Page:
England’s innings victories in Australia

England win by a frigging innings

There will be younger England fans who have seen their team win two of the last three Ashes series who really won’t get the significance of a win like this.

For England, Ashes series down under aren’t ordinarily cricket. They’re more like visits to a lab where they can carry out a range of experiments that will help them identify every last one of their flaws. Disorganised, weak-willed, lacking pace in their seam bowling, lacking skill and guile in their spin bowling – the boxes were methodically ticked. Then they came home in sad, stained lab coats.

This is different. We’ve been getting up at 5am on the grounds that we see more cricket that way and also don’t get fired from the day job. So far, this has meant a ‘Christmas morning aged eight’ feeling pretty much every day.

This morning we got to watch the whole day’s play, not knowing the score, and it was like getting the Millennium Falcon AND Dirge.

That, funnily enough, is what England’s players deserve to be rewarded with. At least.

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6 Appeals

  1. For such a display I would even give them Skywarp, had my mother not decided that the local charity shop was a far better home for him.

  2. Part (*) of the problem for Australia is the manner of this defeat. If you really want to mentally disturb someone, you give them a hint of promise before cruelly dashing their hopes. If I can borrow the great man’s theme for a moment, imagine telling the eight year old boy that he is going to get a Millennium Falcon for Christmas, and a Dirge, and also hinting that he might get an AstroWars as well, and then letting him wake up on Christmas morning to a Cabbage Patch Doll. Australia have done this to themselves with their evening optimism – all this talk of possible rain and a rearguard action by Mike Hussey and holding out for a famous draw just meant that whole swathes of Australians went to bed thinking they’d be 1-0 up after Perth. A better approach would have been:

    ************************

    Channel 9 – So Ricky, how do you think it’s going to go tomorrow?

    RP – Badly mate, very badly. Mike Hussey has had his good innings for the series, Marcus North is just rubbish, and after that we’re into the tail, and the best you can say about them is that their batting is at least as good as their bowling.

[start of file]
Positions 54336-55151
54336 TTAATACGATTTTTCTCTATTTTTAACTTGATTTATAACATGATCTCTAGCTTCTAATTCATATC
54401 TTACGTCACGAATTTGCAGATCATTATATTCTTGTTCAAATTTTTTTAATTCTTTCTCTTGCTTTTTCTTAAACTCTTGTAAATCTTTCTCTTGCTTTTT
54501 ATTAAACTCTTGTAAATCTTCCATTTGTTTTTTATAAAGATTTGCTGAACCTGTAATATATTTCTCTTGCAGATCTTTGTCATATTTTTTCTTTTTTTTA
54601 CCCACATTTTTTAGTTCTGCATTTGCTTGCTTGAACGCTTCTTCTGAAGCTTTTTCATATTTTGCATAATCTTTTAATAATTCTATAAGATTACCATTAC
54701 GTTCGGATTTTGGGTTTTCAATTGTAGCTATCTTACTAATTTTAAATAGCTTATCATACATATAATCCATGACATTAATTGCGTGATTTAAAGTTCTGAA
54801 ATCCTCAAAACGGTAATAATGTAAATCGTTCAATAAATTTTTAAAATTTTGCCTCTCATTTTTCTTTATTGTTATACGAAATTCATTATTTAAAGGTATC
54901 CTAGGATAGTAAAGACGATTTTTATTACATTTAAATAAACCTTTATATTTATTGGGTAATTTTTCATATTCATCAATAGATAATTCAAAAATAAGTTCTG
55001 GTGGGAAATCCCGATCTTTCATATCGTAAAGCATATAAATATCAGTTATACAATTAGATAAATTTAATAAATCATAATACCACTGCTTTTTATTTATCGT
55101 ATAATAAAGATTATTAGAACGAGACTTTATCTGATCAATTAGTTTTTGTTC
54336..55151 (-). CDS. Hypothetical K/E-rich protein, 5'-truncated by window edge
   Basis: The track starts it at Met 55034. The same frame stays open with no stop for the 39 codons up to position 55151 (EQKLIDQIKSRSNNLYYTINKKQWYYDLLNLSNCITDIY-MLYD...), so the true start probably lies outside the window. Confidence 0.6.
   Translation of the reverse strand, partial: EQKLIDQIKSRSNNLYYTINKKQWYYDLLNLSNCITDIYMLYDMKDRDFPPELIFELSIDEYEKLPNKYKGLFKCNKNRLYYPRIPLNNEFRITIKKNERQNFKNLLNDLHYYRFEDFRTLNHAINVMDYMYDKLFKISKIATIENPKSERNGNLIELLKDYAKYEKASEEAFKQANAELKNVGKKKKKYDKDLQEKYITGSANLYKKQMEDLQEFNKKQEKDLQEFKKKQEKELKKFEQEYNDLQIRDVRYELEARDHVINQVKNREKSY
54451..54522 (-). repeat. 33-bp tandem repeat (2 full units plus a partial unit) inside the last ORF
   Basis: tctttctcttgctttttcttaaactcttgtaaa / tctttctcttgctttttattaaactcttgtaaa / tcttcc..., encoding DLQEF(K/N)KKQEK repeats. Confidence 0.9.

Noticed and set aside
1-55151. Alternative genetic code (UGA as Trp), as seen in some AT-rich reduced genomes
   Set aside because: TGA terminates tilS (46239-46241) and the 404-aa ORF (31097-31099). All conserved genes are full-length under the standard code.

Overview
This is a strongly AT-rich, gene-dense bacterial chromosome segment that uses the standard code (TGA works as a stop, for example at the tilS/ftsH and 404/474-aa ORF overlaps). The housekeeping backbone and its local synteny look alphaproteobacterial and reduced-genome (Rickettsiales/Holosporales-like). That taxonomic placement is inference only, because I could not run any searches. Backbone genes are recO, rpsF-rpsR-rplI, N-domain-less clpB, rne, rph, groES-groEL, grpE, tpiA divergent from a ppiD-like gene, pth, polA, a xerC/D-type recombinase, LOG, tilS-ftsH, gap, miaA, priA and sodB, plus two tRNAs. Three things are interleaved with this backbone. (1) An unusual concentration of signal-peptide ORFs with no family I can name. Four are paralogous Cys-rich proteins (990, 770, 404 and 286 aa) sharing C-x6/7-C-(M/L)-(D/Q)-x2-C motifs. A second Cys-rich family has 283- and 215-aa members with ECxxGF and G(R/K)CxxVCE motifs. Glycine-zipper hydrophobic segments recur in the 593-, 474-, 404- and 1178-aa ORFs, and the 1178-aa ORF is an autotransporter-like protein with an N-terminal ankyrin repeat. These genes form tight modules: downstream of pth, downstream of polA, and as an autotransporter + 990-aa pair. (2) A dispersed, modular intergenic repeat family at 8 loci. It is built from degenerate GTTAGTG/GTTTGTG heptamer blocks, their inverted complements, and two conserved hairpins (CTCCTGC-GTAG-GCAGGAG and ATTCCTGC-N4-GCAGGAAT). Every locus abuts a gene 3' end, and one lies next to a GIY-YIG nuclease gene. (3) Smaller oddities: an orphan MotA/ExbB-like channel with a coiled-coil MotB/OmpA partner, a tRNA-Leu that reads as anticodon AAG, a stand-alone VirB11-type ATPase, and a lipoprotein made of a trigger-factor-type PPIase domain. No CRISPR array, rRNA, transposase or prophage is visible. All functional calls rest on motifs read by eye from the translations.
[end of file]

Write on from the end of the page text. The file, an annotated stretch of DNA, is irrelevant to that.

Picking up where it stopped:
C9 – So you don’t hold out much hope for the draw then?

    RP – Nah. The best thing we can do is get out of here as early as we can tomorrow, then move on to Perth.

    C9 – With the intention of rebuilding and coming back hard at the Poms in the 3rd test?

    RP – Yep, if you can find me a quick and a spinner who are at least competent at test level. Otherwise no. We’ll just be hoping that the kicking we get won’t be as big as this one.

    C9 – So do you have a tactic now for the rest of the series?

    RP – Absolutely. Change half the team for the next test so as to spread the embarrassment around a bit. Use 7 – 2 fields and instruct the bowlers to bowl a combination of leave-balls outside off and leg-stump half volleys. Take the pressure off Mike Hussey by letting him watch everyone else get out cheaply. Carefully assess the Poms’ batting strengths and weaknesses, then feed their stock shots at least twice an over. Oh, and finding a spinner who has never played a serious game of cricket before.

    C9 – Sticking with the same approach, then?

    ************************

    (*) – Together with appalling bowling, weak batting, bad captaincy, low confidence and an opponent who is better in every conceivable regard.

  3. Cook should be dropped. Now that Broad is out, Morgan can take his place. England should play with ten men, not including Prior.

  4. I got a text from my one and only Australian friend which said he was praying for rain. I couldn’t help but chuckle at the role reversals of mentallity from the 1990’s.

    Why would you only want Dirge? If you’re going for a Decepticon I’d want Starscream.

  5. Meanwhile, a generation of England fans sits, waiting for the inevitable collapse around the corner….

  6. I’m technically part of the older generation but, having got into cricket at a late stage (2003), I was somewhat insulated from the full horror of the 90s.

    That’s not to say that I’ll not be awaiting the inevitable collapse.

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